Infantile Neuroaxonal Dystrophy 1 and Other PLA2G6-related disorders (PLA2G6)
Pathogenic variants in the gene PLA2G6 cause infantile neuroaxonal dystrophy 1 (INAD) and other PLA2G6-related disorders, which are inherited in an autosomal recessive manner. Infantile neuroaxonal dystrophy 1, also known as neurodegeneration with brain iron accumulation 2A, usually begins during early childhood (before 3 years of age) with psychomotor regression or delay, hypotonia, and progressive spastic tetraparesis. Strabismus, nystagmus, and optic atrophy are common. Disease progression is rapid, resulting in severe spasticity, progressive cognitive decline, and visual impairment. Many affected children do not survive beyond their first decade. A less severe form of INAD is neurodegeneration with brain iron accumulation 2B. This disease has more phenotypic variability and onset typically occurs in early childhood. Compared to patients with INAD, patients with this condition present a slower progression and longer survival times. Less frequently, early adult-onset Parkinson disease with rapid neurodegeneration is caused by PLA2G6. Individuals with two null alleles of PLA2G6 have INAD, whereas atypical NAD phenotype is usually caused by missense variants.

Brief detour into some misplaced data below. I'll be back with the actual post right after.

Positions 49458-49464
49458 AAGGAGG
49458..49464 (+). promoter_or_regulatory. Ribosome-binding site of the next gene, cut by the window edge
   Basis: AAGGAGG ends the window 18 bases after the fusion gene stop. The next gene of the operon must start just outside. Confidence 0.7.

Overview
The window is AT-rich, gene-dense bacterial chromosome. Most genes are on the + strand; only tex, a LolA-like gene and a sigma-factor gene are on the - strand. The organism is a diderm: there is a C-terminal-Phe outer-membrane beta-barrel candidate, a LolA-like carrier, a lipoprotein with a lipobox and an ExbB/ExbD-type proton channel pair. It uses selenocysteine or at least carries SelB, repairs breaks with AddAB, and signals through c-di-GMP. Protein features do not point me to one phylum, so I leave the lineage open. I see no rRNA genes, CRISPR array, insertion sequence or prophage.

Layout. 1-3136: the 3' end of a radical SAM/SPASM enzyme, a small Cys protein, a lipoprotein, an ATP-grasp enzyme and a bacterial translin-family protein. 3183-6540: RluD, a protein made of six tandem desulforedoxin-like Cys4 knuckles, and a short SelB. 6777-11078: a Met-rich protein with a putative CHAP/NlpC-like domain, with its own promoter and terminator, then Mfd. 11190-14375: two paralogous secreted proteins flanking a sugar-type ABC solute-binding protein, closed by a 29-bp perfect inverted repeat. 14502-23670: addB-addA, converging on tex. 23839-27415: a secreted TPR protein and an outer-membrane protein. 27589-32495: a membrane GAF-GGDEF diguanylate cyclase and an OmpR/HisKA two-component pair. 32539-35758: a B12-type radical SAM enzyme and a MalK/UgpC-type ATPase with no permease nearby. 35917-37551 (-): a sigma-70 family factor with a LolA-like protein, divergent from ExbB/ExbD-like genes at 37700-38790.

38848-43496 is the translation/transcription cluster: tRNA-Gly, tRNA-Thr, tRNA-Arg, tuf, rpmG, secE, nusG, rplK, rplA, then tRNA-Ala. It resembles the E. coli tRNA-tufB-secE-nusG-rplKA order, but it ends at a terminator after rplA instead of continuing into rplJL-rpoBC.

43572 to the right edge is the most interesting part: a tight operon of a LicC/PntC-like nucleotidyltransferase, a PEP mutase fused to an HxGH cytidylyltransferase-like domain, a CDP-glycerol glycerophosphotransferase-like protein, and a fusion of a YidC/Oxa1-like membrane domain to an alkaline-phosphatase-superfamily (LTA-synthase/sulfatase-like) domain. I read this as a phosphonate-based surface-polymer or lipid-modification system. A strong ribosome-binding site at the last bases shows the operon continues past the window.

For information about carrier frequency and residual risk, please see the residual risk table.